No More Targets!

What makes people hunt other people like animals, or hunt animals for that matter? Let’s explore a clip from the movie Targets, a UK demo against fox hunting, a great song from The Pentangle, and a rare reference to the Hunt Saboteurs in Doctor Who. But first this bunny hugger rabbits on a bit…

I feel like I’m in a grim version of Groundhog Day where every day I wake up to another school shooting, the latest in Santa Fe, Texas.

A talking head stressed that people in the community often feel like they’re to blame in some way, but said they’re absolutely not to blame — the only ones to blame are those who continue to oppose sensible gun laws. Though largely true, this is an oversimplification. We desperately need sensible gun laws, but the kind of society we have collectively created is also a factor in random acts of violence.

Our society is increasingly impersonal, based on material goods, mass entertainment, and high technology. Because we’ve not been able to agree on certain core values, we fail to teach them to the children in our schools. We need to help children foster peace, insight, compassion, and a sense that each human being has worth because he or she is created in the image of God. Or, if the latter idea about God has become too controversial, then let us at least teach them that there is something at the core of the human spirit which is noble, and that in spite of quarreling, in spite of suffering at each other’s hands, we must not harm human life or wantonly take the life of another. Continue reading

Doctor Who: Tom Baker and Sophie Aldred Interview (rare)

Here’s a very entertaining interview with Tom Baker and Sophie Aldred of Doctor Who fame (the classic period). Baker’s at his best here, given enough room to expand upon his tallish stories, but not overstepping the bounds of good taste. Sophie counterbalances him nicely with some lovely stories of her own, as they appear together on a pledge drive for Maryland Public Television broadcast in 1990. Continue reading

Survival, Friday The 13th, Doctor Who, and Black Cats

My entry on the topic of Survival

doctor-who-animatronic-cat

Surviving Friday The 13th has historically meant avoiding black cats. But the Doctor Who story “Survival” — which was the last story aired during the “classic” period ending in 1989 — was all about cats, cat people, and human beings surviving their excursions into animal nature. The not-so-subtle message telegraphed toward the end was “If we fight like animals, we’ll die like animals!”

Some cast members barely survived location filming at Warmwell Quarry, where temperatures reportedly soared into the hundreds. Lisa Bowerman, who was decked out in Fun Fur as a Cheetah Person named Karra, came down with heat stroke. Sylvester McCoy, who played the Seventh Doctor, was troubled by the heat, but more so by fellow actor Anthony Ainley’s approach to method acting. With an impish half-grin, McCoy recalls how Ainley (who played The Master) beat the crap out of him. Continue reading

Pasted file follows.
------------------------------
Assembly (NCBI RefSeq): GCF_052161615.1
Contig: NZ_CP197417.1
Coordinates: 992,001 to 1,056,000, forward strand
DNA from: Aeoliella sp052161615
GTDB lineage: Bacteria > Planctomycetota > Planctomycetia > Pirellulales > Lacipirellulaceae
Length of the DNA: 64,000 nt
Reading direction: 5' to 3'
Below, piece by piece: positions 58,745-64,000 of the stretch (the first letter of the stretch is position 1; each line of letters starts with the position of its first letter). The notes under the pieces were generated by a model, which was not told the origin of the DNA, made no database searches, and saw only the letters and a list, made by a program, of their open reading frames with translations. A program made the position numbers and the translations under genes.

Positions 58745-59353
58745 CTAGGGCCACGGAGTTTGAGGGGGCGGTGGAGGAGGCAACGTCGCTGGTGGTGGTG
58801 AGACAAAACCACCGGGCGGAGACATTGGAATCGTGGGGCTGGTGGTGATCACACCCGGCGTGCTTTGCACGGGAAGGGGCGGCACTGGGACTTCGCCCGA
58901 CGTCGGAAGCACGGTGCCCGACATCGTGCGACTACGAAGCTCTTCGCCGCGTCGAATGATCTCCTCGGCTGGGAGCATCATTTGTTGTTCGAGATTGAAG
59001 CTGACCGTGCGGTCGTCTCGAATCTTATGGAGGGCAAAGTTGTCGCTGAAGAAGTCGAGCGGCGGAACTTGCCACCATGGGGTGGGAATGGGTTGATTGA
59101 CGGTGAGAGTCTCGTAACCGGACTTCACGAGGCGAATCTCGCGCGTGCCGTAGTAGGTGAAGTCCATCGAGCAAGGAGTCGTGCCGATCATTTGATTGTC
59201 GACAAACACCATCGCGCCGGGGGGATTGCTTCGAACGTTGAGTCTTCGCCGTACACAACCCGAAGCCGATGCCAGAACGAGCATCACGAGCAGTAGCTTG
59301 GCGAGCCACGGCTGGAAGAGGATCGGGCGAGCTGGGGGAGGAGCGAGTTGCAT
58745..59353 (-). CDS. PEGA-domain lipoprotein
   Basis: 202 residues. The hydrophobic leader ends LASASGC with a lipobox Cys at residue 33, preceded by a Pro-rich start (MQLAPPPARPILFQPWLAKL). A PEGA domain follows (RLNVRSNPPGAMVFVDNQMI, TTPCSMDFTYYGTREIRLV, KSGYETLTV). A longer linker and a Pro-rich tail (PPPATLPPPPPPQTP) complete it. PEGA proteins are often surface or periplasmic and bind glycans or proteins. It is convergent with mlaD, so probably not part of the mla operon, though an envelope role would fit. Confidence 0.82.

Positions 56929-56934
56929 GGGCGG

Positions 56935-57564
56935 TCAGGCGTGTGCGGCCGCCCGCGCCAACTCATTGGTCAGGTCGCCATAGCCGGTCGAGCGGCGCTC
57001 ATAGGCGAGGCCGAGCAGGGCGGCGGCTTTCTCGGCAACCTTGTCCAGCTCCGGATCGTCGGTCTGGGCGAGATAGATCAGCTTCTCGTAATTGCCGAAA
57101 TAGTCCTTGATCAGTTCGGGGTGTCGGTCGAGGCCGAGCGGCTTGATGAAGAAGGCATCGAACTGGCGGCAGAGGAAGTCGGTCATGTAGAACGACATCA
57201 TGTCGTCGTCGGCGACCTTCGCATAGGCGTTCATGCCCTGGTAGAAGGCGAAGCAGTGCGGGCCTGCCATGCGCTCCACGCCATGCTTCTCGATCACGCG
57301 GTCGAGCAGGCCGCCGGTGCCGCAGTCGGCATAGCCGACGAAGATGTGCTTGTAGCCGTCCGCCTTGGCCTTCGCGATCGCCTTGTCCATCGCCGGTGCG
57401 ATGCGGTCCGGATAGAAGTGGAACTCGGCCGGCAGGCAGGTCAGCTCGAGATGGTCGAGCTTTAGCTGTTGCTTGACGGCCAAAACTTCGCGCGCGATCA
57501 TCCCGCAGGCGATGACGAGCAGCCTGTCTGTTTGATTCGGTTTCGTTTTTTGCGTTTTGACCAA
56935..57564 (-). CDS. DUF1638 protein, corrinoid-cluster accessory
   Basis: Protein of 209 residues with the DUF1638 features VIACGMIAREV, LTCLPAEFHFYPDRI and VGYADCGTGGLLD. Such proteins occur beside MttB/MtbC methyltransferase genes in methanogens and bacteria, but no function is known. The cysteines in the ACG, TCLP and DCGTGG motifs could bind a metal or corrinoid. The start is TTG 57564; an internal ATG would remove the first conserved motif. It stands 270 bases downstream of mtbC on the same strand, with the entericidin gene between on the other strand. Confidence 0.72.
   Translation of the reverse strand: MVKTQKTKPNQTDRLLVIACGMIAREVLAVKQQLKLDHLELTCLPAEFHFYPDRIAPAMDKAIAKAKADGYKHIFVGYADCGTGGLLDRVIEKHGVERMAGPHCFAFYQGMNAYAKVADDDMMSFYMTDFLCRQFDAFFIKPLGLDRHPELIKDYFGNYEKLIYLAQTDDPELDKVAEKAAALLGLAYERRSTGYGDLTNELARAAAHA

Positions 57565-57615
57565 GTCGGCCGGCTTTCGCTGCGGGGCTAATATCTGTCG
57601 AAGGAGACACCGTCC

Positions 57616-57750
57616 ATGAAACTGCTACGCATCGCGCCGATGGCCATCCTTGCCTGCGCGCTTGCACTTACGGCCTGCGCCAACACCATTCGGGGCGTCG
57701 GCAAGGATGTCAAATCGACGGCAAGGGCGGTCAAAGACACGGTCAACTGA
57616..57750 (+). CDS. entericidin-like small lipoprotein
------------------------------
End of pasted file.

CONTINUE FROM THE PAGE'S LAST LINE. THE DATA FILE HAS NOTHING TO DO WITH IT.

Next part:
Doctor Who: Ghost Light Picture Gallery

doctor-who-ghost-light-picture-galleryThe real world is so fraught with conflict and suffering it’s no wonder I sometimes take refuge in the Whovian universe. While writing about “That’s The Way To The Zoo” (a song sung in “Ghost Light”), I became obsessed with taking screenshots: Continue reading

That’s The Way To The Zoo – A Tribute To Anne Carlton

Combining the Doctor Who and “crazy” themes in a single post…

“Ghost Light” was the last story filmed during the classic period of Doctor Who, which ranged from 1963 to 1989. Even the actors claimed to be a bit befuddled by “Ghost Light,” which (on the surface) is about a group of eccentric characters holed up in a Victorian mansion. But aliens and monsters are afoot, and amidst this scintillating mix of Gothic horror and theatre of the absurd there lurks a subtext concerning evolution. Continue reading

Video

Doctor Who’s Tom Baker: Funny Story 1 (video)

Tom Baker (who played Doctor Who from 1974 to 1981) recounts how Michael Wisher (a.k.a. Davros) managed to be terribly funny by having no sense of humor.

It’s been said that Douglas Adams was the quintessential British nutter, but Tom Baker gives him a run for his money.

Quite a lot of the people who work with me are dead — particularly directors. The word has got out: Directors who work with me often die mysteriously afterwards, sometimes in agony.

— Tom Baker

Michael Wisher as Davros

Michael Wisher as Davros